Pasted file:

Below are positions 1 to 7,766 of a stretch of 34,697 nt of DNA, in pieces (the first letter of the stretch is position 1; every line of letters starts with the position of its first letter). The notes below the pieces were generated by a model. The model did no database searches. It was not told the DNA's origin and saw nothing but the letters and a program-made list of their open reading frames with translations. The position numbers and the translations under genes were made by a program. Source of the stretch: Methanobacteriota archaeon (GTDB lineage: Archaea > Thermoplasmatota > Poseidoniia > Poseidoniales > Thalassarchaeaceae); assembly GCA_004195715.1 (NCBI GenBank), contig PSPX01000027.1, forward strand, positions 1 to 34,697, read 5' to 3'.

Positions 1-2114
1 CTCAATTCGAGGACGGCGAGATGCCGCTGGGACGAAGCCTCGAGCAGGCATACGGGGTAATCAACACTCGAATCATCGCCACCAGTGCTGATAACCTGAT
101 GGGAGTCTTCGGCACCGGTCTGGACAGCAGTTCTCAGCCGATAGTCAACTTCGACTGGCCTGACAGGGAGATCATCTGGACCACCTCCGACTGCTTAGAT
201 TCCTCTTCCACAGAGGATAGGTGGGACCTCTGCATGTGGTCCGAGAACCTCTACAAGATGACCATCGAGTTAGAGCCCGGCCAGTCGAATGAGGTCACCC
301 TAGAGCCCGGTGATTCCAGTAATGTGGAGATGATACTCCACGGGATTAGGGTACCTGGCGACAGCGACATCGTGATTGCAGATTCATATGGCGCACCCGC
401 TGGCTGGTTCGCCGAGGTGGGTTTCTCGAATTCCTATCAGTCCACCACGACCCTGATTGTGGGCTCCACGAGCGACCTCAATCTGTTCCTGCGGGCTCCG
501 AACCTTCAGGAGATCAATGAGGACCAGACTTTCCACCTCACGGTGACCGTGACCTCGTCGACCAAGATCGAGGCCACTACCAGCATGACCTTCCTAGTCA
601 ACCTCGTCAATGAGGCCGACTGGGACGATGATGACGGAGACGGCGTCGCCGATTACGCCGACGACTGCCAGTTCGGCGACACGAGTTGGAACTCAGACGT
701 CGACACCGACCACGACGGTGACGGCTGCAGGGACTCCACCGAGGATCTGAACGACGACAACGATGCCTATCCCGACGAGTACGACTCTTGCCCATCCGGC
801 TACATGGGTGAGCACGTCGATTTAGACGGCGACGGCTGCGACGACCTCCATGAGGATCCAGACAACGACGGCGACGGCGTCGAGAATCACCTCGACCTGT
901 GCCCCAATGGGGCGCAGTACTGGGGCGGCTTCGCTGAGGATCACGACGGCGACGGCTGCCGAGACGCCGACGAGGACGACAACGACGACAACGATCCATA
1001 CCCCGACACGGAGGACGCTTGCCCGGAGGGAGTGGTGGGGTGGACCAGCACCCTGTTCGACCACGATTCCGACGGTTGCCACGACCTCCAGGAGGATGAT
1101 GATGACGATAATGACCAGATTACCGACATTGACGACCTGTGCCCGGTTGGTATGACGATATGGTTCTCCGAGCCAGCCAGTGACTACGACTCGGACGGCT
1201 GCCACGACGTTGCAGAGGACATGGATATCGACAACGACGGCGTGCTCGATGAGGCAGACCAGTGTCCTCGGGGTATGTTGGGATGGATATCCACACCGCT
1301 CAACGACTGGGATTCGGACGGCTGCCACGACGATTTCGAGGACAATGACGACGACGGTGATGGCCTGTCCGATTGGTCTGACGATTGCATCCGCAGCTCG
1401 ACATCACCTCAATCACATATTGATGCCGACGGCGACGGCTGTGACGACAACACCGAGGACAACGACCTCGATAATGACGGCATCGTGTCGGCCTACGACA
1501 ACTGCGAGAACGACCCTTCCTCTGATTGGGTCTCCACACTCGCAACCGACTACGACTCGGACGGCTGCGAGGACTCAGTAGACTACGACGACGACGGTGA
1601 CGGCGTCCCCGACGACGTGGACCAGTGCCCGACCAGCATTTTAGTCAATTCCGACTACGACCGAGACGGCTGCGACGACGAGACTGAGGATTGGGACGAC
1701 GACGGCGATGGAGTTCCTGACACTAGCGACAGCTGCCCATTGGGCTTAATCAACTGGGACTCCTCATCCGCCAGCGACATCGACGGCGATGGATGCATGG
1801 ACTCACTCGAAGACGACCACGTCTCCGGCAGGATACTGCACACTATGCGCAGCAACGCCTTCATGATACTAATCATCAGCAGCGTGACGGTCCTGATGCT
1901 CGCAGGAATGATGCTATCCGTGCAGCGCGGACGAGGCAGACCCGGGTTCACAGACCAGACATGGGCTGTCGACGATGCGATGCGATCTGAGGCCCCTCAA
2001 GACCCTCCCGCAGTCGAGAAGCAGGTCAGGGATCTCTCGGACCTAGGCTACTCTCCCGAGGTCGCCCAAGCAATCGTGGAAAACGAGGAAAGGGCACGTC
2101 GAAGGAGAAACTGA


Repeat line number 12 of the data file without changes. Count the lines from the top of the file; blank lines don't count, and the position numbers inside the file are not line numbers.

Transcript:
901 GCCCCAATGGGGCGCAGTACTGGGGCGGCTTCGCTGAGGATCACGACGGCGACGGCTGCCGAGACGCCGACGAGGACGACAACGACGACAACGATCCATA